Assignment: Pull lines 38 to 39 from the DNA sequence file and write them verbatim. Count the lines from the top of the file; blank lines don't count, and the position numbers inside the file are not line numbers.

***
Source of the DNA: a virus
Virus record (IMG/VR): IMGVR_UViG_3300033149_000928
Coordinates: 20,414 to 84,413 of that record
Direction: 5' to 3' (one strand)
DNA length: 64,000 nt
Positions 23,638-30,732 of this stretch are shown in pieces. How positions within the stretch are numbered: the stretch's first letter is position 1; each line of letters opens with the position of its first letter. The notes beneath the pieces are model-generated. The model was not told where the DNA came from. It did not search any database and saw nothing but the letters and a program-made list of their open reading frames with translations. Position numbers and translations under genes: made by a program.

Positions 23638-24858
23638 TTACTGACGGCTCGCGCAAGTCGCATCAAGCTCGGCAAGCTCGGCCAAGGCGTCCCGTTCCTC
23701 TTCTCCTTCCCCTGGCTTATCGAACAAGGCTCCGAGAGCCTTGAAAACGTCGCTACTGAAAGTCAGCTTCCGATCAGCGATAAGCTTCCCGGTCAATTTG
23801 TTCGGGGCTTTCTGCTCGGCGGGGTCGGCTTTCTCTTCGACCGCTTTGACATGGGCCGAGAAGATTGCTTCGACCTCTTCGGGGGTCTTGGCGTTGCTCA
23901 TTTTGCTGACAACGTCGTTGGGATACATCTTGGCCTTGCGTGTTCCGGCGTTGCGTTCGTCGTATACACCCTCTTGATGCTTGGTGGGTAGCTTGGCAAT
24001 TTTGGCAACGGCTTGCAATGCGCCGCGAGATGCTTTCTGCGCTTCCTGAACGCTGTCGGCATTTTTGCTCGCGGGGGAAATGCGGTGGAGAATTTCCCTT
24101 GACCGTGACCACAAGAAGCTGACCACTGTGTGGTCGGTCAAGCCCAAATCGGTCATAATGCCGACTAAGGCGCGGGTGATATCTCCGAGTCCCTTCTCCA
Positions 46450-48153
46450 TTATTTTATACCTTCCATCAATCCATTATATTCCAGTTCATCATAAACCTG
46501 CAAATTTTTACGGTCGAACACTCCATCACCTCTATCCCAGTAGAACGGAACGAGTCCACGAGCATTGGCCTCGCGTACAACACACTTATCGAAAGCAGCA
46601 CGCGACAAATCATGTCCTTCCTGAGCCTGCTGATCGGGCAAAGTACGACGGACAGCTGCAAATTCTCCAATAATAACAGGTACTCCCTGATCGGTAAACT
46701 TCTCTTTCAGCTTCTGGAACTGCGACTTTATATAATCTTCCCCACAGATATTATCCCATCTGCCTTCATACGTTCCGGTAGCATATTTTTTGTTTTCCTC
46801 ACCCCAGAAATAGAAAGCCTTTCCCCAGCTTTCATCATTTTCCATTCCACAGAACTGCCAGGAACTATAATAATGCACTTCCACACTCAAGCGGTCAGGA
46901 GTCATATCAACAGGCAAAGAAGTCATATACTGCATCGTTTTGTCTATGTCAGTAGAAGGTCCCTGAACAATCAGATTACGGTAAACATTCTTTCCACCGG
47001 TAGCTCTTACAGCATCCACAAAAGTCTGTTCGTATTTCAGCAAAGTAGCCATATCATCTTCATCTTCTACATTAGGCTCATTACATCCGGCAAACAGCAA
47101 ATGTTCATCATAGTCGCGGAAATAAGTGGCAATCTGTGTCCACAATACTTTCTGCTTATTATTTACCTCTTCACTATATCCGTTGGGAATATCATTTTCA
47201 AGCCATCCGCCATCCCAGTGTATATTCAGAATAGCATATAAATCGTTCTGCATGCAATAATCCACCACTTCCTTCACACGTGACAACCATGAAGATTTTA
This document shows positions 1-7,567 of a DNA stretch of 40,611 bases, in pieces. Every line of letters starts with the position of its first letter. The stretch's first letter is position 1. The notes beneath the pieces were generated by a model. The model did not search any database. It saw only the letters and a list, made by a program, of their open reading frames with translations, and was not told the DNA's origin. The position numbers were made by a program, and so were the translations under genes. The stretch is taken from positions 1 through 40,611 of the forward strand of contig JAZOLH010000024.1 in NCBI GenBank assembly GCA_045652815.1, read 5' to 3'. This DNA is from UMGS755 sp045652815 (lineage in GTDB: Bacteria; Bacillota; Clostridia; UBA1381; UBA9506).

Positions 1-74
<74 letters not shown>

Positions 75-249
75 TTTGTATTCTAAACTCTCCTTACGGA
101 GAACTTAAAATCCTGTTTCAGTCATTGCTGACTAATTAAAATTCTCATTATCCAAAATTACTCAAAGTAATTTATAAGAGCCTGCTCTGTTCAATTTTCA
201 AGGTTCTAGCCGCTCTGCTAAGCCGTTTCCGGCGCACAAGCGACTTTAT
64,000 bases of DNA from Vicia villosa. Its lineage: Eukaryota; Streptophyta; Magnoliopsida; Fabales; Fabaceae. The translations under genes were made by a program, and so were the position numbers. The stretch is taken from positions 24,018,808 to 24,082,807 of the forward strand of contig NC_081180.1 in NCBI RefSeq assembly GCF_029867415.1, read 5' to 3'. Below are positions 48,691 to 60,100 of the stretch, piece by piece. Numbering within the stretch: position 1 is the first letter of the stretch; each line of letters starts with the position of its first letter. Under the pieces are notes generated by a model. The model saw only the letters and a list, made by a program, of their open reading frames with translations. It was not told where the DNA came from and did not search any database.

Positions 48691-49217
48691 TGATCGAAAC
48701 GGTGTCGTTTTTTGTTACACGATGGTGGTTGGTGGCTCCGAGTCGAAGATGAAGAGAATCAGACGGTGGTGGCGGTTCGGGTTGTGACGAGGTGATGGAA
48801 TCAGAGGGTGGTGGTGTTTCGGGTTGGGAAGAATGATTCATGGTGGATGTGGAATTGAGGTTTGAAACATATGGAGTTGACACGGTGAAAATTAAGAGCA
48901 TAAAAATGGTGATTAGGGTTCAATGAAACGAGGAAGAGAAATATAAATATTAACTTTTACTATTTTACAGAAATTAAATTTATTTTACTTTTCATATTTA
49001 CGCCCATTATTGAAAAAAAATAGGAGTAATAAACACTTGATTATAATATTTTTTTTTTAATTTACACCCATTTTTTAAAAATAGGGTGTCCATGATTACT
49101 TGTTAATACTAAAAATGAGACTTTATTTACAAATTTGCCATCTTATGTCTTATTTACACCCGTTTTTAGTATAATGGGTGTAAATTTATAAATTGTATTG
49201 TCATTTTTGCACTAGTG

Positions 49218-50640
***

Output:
49101 TGTTAATACTAAAAATGAGACTTTATTTACAAATTTGCCATCTTATGTCTTATTTACACCCGTTTTTAGTATAATGGGTGTAAATTTATAAATTGTATTG
49201 TCATTTTTGCACTAGTG